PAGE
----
FLOWERS ON DEMAND
Newly Discovered Hormone Controls When Plants Bloom
(July 31, 2007)
A group of researchers led by Professor Shimamoto Ko of Nara Institute of Science and Technology (NAIST) has identified the hormone that makes rice plants flower, while a group from the Max Planck Institute in Germany has identified the equivalent hormone in the arabidopsis plant. The teams confirmed that the two proteins, called Hd3a and FT, respectively, are produced in the plants' leaves and then transported to the tip of the stem. The theory that flower buds are formed by florigen (flowering hormone) produced in the leaves through stimulation from sunlight was first put forward in 1937. It has taken 70 years for scientists to track down the hormone.
What Is Florigen?
Plants time their flowering according to the length of the day. It is their leaves that sense how long a day is, while the flowers are actually made by the meristem at the tip of the stem. Some scientists postulated, therefore, that flowering hormone was produced in the leaves and then transported to the tip of the stem through the stem's sieve tubes.
It was previously thought that florigen was responsible for causing flowers to open, but researchers have learned that this is done by a separate hormone and that florigen is responsible for triggering the formation of buds. Countless plant hormones have been identified over the past few decades, but until recently florigen had proved elusive.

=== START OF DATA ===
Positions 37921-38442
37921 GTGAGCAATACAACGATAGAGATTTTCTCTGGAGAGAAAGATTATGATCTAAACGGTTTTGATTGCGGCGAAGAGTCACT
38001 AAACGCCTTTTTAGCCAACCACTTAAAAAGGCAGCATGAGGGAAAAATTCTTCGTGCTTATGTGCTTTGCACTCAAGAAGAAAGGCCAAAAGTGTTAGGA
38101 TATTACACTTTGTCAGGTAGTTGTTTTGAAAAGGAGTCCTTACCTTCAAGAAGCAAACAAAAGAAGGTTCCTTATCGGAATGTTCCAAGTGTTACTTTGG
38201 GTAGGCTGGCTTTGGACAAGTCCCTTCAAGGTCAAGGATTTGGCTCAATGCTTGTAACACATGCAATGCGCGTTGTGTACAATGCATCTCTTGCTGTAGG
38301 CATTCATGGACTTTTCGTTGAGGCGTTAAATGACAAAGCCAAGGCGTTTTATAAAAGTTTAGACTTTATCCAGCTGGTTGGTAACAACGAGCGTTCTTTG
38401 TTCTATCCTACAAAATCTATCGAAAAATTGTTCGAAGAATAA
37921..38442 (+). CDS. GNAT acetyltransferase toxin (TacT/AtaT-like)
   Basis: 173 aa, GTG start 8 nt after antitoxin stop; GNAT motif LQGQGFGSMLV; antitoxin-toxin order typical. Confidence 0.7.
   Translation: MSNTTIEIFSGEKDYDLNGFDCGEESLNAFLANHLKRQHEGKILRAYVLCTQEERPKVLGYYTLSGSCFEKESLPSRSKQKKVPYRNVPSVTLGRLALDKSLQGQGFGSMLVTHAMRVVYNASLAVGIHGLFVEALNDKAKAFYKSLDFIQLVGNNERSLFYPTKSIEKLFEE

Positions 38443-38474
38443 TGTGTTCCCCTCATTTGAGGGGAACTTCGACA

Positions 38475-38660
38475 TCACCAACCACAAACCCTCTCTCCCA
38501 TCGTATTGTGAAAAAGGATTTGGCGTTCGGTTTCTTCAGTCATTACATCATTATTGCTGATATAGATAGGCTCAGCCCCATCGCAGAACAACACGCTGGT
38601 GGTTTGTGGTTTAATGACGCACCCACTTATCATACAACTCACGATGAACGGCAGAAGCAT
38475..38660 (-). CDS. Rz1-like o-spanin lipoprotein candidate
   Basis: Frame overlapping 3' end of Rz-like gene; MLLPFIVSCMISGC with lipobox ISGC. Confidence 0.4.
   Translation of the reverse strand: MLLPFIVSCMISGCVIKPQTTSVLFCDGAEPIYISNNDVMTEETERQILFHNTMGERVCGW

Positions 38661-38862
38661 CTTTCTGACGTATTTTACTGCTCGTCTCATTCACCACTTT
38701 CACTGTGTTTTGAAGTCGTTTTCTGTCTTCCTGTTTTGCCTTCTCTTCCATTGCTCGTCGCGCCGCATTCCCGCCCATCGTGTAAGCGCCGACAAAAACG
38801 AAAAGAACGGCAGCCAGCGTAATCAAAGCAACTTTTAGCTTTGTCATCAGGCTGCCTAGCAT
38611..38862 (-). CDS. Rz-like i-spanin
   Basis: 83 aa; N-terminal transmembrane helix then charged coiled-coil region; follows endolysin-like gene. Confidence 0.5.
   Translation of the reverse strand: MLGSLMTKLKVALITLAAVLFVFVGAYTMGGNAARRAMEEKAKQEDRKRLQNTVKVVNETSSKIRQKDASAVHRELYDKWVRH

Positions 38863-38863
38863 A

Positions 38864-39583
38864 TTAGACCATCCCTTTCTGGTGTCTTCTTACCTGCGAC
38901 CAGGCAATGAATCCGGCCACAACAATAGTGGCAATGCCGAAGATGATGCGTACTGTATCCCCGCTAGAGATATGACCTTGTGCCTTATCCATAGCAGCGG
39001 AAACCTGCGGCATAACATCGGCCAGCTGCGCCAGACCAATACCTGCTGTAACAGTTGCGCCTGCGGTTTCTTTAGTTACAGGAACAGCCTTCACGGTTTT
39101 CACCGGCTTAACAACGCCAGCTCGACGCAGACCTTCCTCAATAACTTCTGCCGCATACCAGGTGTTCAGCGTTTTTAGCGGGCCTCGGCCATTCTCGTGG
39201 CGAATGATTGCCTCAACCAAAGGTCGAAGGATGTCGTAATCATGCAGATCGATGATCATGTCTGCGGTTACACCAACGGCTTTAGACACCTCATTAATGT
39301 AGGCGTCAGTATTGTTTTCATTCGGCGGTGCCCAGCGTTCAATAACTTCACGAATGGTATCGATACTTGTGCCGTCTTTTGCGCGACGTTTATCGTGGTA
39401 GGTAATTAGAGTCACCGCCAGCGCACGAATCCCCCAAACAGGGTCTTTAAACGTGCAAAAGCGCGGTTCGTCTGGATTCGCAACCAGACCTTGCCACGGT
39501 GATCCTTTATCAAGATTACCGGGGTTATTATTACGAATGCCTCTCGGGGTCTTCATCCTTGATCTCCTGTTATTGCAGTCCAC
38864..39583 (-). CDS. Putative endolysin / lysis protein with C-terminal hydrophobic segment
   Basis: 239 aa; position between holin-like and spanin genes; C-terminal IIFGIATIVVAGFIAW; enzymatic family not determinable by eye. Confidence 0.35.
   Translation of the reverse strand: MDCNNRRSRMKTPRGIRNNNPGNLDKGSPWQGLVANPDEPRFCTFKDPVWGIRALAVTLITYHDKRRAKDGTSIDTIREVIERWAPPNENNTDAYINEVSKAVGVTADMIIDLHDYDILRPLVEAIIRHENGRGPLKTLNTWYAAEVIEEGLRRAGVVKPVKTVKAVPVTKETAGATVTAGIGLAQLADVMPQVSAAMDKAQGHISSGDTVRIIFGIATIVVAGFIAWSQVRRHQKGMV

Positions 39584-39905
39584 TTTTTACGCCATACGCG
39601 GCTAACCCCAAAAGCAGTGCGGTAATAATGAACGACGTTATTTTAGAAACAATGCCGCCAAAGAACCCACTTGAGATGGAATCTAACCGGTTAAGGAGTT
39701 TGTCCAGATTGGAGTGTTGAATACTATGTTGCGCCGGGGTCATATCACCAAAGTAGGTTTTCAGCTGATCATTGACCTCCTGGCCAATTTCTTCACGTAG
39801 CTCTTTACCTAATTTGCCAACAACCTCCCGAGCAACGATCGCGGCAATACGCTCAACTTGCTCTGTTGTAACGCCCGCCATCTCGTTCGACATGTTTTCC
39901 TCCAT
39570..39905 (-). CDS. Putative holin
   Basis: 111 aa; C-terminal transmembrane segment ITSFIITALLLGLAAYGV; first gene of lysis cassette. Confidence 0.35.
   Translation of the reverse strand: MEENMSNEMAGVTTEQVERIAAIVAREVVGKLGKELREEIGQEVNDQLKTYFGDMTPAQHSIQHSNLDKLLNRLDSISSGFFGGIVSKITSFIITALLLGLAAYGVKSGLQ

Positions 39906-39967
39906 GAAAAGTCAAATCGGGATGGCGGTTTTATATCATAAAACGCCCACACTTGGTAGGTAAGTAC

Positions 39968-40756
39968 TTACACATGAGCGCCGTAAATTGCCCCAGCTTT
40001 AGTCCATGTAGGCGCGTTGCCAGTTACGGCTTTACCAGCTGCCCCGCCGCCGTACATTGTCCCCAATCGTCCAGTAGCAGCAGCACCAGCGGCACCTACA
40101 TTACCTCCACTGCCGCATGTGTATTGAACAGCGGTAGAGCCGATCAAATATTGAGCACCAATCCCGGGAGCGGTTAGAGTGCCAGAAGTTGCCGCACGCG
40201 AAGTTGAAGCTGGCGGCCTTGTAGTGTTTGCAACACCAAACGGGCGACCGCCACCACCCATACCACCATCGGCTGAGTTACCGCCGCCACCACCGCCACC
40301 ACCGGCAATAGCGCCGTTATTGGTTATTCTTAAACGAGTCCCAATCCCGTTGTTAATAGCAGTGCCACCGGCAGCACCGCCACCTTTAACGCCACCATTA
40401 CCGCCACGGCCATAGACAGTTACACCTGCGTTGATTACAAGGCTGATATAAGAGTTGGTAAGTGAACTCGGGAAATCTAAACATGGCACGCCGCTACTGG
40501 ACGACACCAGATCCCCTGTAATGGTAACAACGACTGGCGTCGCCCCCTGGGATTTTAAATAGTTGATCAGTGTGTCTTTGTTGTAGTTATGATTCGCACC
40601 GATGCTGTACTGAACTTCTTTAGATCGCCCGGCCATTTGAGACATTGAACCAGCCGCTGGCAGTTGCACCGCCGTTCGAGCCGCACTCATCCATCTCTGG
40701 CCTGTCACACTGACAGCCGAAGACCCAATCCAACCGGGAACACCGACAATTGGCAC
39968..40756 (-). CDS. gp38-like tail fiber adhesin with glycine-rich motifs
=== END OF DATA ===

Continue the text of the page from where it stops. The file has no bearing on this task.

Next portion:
A World First
Professor Shimamoto and his NAIST team used rice plants for their research. By combining the rice plant’s Hd3a gene with a fluorescent material called GFP, they were able to observe the route by which the flowering hormone is transported. Introducing the gene to the rice plants caused them to flower early.
It is thought that these results could be used to control when plants flower. The main scientific significance of the work, though, is that the researchers have identified a hormone that had eluded plant biologists around the world for over 70 years.
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